Before them stood Lizabetha Prokofievna.“You seem to be a little feverish tonight,” said the actress.
The deathlike pallor, and a sort of slight convulsion about the lips, had not left Rogojin’s face. Though he welcomed his guest, he was still obviously much disturbed. As he invited the prince to sit down near the table, the latter happened to turn towards him, and was startled by the strange expression on his face. A painful recollection flashed into his mind. He stood for a time, looking straight at Rogojin, whose eyes seemed to blaze like fire. At last Rogojin smiled, though he still looked agitated and shaken.“In our dear country, as indeed in the whole of Europe, a famine visits humanity about four times a century, as far as I can remember; once in every twenty-five years. I won’t swear to this being the exact figure, but anyhow they have become comparatively rare.”
The prince was touched; he took Gania’s hands, and embraced him heartily, while each kissed the other.
He panted, and could hardly speak for agitation. He advanced into the room mechanically; but perceiving Nina Alexandrovna and Varia he became more or less embarrassed, in spite of his excitement. His followers entered after him, and all paused a moment at sight of the ladies. Of course their modesty was not fated to be long-lived, but for a moment they were abashed. Once let them begin to shout, however, and nothing on earth should disconcert them.
Lebedeff strained his eyes and ears to take in what the prince was saying. The latter was frowning more and more, and walking excitedly up and down, trying not to look at Lebedeff.Half an hour after this conversation, she went off to town, and thence to the Kammenny Ostrof, [“Stone Island,” a suburb and park of St. Petersburg] to see Princess Bielokonski, who had just arrived from Moscow on a short visit. The princess was Aglaya’s godmother.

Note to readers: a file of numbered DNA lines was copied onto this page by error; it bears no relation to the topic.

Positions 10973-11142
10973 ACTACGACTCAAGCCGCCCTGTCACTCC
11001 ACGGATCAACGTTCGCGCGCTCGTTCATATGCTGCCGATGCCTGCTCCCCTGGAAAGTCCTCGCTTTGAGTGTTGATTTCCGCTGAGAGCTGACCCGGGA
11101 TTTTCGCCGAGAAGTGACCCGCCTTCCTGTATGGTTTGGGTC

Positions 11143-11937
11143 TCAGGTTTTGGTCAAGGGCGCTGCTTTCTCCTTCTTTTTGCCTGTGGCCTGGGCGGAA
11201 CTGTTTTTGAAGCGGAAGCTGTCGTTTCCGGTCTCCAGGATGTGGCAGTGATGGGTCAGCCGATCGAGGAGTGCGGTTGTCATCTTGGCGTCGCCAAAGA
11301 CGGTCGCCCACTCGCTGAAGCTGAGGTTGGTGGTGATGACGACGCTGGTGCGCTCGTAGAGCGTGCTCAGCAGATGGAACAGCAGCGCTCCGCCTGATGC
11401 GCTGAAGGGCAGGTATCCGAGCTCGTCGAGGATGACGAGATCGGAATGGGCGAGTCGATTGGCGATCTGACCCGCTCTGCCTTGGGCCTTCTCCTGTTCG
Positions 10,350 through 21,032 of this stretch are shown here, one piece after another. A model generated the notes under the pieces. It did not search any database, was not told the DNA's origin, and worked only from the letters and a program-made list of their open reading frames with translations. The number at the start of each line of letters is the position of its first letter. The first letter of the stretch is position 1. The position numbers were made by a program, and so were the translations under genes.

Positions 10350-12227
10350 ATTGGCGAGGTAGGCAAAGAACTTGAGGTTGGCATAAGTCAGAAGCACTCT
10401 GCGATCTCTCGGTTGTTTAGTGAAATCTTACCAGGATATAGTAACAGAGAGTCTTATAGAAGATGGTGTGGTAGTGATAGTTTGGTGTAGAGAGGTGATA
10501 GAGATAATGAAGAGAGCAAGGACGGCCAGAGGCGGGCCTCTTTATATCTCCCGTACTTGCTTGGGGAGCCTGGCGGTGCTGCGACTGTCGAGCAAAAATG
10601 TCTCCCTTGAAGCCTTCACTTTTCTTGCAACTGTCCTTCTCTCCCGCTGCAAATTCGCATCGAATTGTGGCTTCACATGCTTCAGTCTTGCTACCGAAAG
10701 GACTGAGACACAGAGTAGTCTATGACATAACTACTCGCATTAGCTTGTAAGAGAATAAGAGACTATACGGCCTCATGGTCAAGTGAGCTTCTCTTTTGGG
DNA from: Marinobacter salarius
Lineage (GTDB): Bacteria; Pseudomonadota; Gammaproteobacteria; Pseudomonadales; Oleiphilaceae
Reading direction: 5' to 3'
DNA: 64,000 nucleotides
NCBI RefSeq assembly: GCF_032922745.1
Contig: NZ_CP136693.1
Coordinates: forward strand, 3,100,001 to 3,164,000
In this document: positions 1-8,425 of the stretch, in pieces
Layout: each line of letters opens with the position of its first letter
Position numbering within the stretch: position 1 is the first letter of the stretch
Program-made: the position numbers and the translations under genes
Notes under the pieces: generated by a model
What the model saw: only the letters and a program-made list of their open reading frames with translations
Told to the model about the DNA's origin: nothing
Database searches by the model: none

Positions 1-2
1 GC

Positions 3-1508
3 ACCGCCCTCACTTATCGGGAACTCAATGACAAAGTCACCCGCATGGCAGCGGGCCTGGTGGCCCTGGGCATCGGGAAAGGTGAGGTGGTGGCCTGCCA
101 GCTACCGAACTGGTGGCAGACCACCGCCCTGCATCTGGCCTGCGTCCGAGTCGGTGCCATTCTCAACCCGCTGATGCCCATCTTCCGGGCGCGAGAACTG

“I’ll just get my parcel and we’ll go,” said the prince to Gania, as he re-entered the drawing-room. Gania stamped his foot with impatience. His face looked dark and gloomy with rage.
After this performance, he smiled sweetly and left the room on tiptoe.
The prince had not seen _her_ for more than three months. All these days since his arrival from Petersburg he had intended to pay her a visit, but some mysterious presentiment had restrained him. He could not picture to himself what impression this meeting with her would make upon him, though he had often tried to imagine it, with fear and trembling. One fact was quite certain, and that was that the meeting would be painful.
“Who? I?--good and honest?”
The general left the room, and the prince never succeeded in broaching the business which he had on hand, though he had endeavoured to do so four times.
“Why not? But look here, Colia, I’m tired; besides, the subject is too melancholy to begin upon again. How is he, though?”
“‘Gracious Heaven!’ he cried, ‘all our papers are in it! My dear sir, you little know what you have done for us. I should have been lost--lost!’